Changing Film Speed (Mid Roll)

hojamohoho

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I thought i just better check a few things, I just purschased my first role of infrared film, and am planning to use it tommorow (assuming the weather is as marvellous as today) and was just wondering about a few things reguarding film speed.

I've read up on the topic and think i know what i'm doing, but i want to use this as a test roll, so i basically want to try everything. This means i'll be using a R72 and 25A filter and try a variety of shots.

Now my question comes because i was just wondering what peoples thoughts are on changing the film speed for successive shots on the same roll of film. It's been suggested to shoot the R72 filter at ISO 25 with the 25A filter at ISO400 this would mean if i wanted to try a few shots with each i must adjust the film speed.

Can anyone advise me if this will be ok, i'm thinking from all perspectives here, including development. And if you do feel there may be a problem could you expain why and perhaps suggest another way if there is one...

Thanks,

Luke.
 

chris

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Ordinarily changing film speed mid-roll is not a good idea as the development times for each speed are likely to different. However, with infra red the exposure is already a bit hit and miss - Kodak recommend bracketing in one stop intervals from +2 stops to -2 stops - so just bracket everything and see how it comes out.
If you do want to vary the development on one film then you would have to cut the film and process the pieces separately hoping that you haven't cut through the only good frame on the film. This used to done to process a few frames from the start of a film if the exposure was particularly tricky, or if a film had been grossly over or under exposed, so that the processing could be adjusted if necessary for the rest of the film but with the advent of DX coding and more accurate exposure meters the need for this has diminished.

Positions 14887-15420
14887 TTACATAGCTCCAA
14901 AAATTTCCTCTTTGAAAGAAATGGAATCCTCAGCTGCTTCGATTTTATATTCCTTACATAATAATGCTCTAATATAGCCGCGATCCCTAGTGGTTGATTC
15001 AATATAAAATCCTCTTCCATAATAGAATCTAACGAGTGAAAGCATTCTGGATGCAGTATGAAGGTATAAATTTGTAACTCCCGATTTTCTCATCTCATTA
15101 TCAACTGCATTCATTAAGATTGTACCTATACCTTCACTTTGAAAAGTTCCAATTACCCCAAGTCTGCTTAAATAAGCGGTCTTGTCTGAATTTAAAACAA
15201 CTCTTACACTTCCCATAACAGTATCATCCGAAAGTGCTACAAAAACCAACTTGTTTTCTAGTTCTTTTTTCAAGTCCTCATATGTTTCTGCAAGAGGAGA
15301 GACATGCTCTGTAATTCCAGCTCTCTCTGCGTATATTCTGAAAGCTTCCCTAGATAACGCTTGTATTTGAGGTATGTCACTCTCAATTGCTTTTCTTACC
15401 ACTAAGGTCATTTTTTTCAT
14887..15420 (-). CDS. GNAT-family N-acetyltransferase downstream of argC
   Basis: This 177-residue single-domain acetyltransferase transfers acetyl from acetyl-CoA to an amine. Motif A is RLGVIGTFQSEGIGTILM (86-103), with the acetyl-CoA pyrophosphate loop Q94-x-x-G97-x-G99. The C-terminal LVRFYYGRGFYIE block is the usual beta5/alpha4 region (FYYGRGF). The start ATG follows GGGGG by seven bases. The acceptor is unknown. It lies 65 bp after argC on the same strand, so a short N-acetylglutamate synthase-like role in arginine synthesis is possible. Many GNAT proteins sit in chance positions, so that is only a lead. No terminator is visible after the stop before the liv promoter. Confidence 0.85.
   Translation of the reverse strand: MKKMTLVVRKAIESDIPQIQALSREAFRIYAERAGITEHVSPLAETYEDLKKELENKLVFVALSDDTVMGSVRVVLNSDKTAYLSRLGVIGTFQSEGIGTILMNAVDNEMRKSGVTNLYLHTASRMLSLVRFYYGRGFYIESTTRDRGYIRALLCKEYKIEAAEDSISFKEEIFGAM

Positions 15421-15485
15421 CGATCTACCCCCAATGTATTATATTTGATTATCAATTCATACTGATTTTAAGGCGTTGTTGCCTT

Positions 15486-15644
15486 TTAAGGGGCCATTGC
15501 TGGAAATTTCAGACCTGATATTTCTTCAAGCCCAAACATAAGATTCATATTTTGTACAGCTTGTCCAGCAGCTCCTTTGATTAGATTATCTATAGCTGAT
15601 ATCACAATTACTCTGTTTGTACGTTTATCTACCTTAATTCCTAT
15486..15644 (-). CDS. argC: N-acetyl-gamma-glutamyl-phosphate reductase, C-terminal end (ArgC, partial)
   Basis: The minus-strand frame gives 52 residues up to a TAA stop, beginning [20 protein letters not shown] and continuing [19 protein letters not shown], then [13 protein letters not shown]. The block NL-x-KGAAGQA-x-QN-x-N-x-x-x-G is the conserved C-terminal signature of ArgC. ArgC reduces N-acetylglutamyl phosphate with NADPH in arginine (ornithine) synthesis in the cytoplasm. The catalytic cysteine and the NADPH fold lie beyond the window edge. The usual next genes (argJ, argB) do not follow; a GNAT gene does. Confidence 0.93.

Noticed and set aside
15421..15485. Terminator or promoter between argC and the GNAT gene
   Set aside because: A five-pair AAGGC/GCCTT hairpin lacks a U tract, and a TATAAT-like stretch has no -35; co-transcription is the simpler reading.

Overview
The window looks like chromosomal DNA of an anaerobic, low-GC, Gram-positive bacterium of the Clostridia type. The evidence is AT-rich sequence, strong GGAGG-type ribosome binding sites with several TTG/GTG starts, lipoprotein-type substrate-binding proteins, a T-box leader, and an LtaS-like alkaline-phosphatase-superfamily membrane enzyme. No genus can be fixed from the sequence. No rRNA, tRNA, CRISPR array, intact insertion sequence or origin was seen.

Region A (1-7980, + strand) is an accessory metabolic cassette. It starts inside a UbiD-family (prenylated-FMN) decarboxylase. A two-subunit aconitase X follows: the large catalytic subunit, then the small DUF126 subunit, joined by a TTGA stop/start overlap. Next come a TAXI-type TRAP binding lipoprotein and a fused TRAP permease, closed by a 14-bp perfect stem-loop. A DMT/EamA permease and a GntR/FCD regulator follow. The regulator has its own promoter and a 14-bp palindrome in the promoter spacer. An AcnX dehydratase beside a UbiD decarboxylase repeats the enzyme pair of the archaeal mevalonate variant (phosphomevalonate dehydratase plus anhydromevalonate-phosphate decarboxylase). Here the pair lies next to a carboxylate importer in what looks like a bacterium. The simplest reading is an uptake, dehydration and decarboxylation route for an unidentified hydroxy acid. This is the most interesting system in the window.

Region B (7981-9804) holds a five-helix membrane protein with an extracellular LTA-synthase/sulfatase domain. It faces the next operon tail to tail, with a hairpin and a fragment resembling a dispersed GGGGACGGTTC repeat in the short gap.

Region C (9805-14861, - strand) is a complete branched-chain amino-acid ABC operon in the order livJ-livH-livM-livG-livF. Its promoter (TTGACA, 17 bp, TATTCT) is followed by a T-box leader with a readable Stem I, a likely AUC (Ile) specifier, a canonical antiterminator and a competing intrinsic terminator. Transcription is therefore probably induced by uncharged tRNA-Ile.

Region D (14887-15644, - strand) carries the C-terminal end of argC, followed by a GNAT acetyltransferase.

chris

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Ordinarily changing film speed mid-roll is not a good idea as the development times for each speed are likely to different. However, with infra red the exposure is already a bit hit and miss - Kodak recommend bracketing in one stop intervals from +2 stops to -2 stops - so just bracket everything and see how it comes out.
If you do want to vary the development on one film then you would have to cut the film and process the pieces separately hoping that you haven't cut through the only good frame on the film. This used to done to process a few frames from the start of a film if the exposure was particularly tricky, or if a film had been grossly over or under exposed, so that the processing could be adjusted if necessary for the rest of the film but with the advent of DX coding and more accurate exposure meters the need for this has diminished.
 

motcon

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i've shot hundreds of rolls with infrared film. if you are using kodak hie, i highly recommend you change the ei to see what you can get with the film. i shoot with a #25 filter, ttl and shoot at anywhere from 100 to 400 (again, ttl).

have fun; it's a great film.
 

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